By virtue of being an outsider, either protagonist soon realises thathe or she can trust neither side. While Selene discovers the ones whokilled her family were in fact her own coven of vampires she now callsfamily, Adam is during the course of the movie betrayed by Gideon (JaiCourtney), the leader of the gargoyle army, and no less than Leonore(Miranda Otto) herself, the angel whom Gideon and his army protect andwhom serves as their spiritual link with God. Indeed, both narrativesunfold such that their lead protagonist finds himself or herselfisolated on either side and is therefore forced to be his or her ownbest guardian.

    That personal battle also has to take place against a much largercanvas in which one side is plotting an ambitiously nefarious plan toonce and for all wipe out the other side. In 'Underworld', it is theLycans who plan to use a human to wipe out the Vampire Elders; while in'I, Frankenstein', it is Prince Naberius (Bill Nighy) who intends touse Adam himself as a specimen to bring to life an army of corpses tooverrun the gargoyles and thereafter exterminate the human race. Is itany surprise that our protagonist will eventually choose to be on theside of good, rather than a blind follower of either faction?

    Even if these similarities don't quite register by virtue of the factthat either movie did not have a compelling story to begin with,there's no escaping that the art design of 'Underworld' and 'I,Frankenstein' are strikingly similar. For one, both unfold largelyagainst dim and grim surroundings of moonlight and shadows. Foranother, there is a distinctive choice to ensure that the entire movieis cast in shades of black, grey and otherwise very dull colours. Yes,there's no escaping the self-seriousness of 'Underworld' or 'I,Frankenstein', which approach their apocalyptic doomsday scenarios withthe utmost solemnity.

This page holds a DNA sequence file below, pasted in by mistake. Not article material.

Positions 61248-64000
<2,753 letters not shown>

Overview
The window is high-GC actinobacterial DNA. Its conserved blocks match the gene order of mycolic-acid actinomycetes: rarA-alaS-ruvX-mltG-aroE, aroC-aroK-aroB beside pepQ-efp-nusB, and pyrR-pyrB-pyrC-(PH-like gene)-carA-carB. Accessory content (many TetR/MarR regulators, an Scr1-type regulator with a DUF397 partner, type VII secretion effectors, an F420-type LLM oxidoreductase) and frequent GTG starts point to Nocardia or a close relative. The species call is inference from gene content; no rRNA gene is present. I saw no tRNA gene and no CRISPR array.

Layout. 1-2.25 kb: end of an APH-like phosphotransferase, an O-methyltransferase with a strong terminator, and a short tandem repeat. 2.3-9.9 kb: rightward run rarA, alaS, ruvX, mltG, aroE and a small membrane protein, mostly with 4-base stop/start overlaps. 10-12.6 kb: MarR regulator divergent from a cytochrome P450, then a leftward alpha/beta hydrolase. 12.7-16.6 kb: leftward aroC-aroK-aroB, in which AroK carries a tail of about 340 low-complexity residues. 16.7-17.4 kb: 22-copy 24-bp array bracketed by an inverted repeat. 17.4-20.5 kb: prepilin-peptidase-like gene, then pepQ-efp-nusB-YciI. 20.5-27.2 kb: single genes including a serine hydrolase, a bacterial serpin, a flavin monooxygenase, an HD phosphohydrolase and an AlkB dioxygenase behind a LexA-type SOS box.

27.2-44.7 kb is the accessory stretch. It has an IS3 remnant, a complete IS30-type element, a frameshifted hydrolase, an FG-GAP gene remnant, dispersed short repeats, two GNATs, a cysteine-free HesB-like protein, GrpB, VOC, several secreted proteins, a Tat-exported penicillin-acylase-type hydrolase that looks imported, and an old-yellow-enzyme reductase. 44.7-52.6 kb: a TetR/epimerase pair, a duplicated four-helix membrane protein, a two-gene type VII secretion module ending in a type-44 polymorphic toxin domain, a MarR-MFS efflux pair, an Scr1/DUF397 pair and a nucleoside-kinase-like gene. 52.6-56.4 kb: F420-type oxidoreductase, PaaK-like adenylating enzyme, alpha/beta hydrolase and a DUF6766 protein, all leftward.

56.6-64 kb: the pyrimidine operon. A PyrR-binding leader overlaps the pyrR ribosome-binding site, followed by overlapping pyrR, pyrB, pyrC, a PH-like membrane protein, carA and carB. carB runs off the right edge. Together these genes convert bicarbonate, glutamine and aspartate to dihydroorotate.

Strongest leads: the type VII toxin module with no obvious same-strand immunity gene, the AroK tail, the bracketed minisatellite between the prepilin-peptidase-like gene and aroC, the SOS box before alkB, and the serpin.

And yet, their mode of storytelling is first and foremost to ensure anendless stream of VFX-heavy action sequences clearly intended at anattention-deficit audience. More so than Beattie's repertoire of summerblockbusters (think 'Pirates of the Caribbean' and 'G.I. Joe: The Riseof Cobra'), this clearly eschews plot and character moments overgargoyle-versus-demon action, so don't go in expecting anything more.That being said, it also sees Beattie going bigger than he's ever beenwith the setpieces, and some of them – such as a daring raid ongargoyle soil by an army of demons – are quite a visual spectacle tobehold, particularly in the contrasting use of light and fire whenevera gargoyle or demon is killed.

    As is to be expected then, none of the roles call for much from theirrespective actors – except maybe for Eckhart to look the most buffwe've ever recall seeing him been on the screen. Bill Nighy shouldcertainly know – he who plays the chief villain here was also the keybaddie in 'Underworld: Evolution'. Certainly, he should be distinctlyaware of the intention to recreate the success of the 'Underworld'movies by essentially rehashing the same formula with a different setof monsters. You'll be advised too to toss aside what preconceptionsyou may have based on Mary Shelley's novel or even Boris Karloff'smonosyllabic screen icon; this 'I, Frankenstein' is more 'I,Underworld' than anything else

  4. 3xHCCH from Quezon City, Philippines
    28 Jan 2014, 6:00 am